After you have worked through this section of the learning unit, you should be able to:
- identify factors that have an impact on the cost of production and describe what happens to the supply schedule if the cost of production changes
Things like land, capital and labour are needed to make products. Businesses pay for these things (which are called the factors of production), and this payment forms part of the cost of production.
For example, the labour used in producing something is paid for through wages, and wages are calculated as part of a business’s cost of production. A business will only be willing to supply a product to the market if it can cover its cost of production.
The following are examples of the cost of production for fried chicken suppliers:
• the price of chickens bought from chicken farmers
• the price of the oil used for frying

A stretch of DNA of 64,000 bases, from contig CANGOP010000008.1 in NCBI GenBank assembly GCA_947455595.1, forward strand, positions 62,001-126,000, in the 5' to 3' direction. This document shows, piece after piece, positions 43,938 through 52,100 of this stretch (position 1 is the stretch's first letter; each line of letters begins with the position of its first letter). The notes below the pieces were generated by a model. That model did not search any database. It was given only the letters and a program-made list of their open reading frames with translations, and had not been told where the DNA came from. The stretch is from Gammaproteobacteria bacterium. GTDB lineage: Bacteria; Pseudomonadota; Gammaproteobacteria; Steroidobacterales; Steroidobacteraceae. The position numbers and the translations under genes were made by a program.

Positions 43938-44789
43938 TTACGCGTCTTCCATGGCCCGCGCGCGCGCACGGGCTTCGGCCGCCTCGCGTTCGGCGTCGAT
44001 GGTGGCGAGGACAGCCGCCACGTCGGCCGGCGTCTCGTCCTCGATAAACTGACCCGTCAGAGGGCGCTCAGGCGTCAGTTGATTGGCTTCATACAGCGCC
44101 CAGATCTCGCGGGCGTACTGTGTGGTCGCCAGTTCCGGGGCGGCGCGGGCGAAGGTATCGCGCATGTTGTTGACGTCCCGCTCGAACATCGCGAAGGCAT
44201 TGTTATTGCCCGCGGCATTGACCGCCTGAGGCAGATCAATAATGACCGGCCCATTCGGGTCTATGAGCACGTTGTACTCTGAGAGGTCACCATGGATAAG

• the wages of employees
• the cost of electricity used to run the ovens
• the cost of rent for the building
• the interest the supplier pays on capital
• the profit the supplier makes
Any increases in the price of inputs will affect a business’s cost of production. For example, an increase in the wages that fried chicken suppliers pay for labour will increase the cost of producing fried chicken pieces. Fried chicken suppliers will therefore have to charge a higher price to supply the same quantity of fried chicken pieces to the market as they did before.
Study the table below, which represents the supply schedule for cold drinks before and after an increase in the price of inputs. Then answer the following questions:
Increase in cost of production
|Price of cold drinks (rand)||Quantity of cold drinks supplied (per week)||Quantity of cold drinks supplied after the cost of production increases (per week)|
- How many cold drinks are suppliers prepared to supply at a price of R6 before the increase in costs?
- How many cold drinks are suppliers prepared to supply at a price of R6 after the increase in costs?
- How many cold drinks are suppliers prepared to supply at a price of R2 before the increase in costs?
- How many cold drinks are suppliers prepared to supply at a price of R2 after the increase in costs?
- Are the suppliers prepared to supply more or fewer cold drinks at every price after an increase in cost?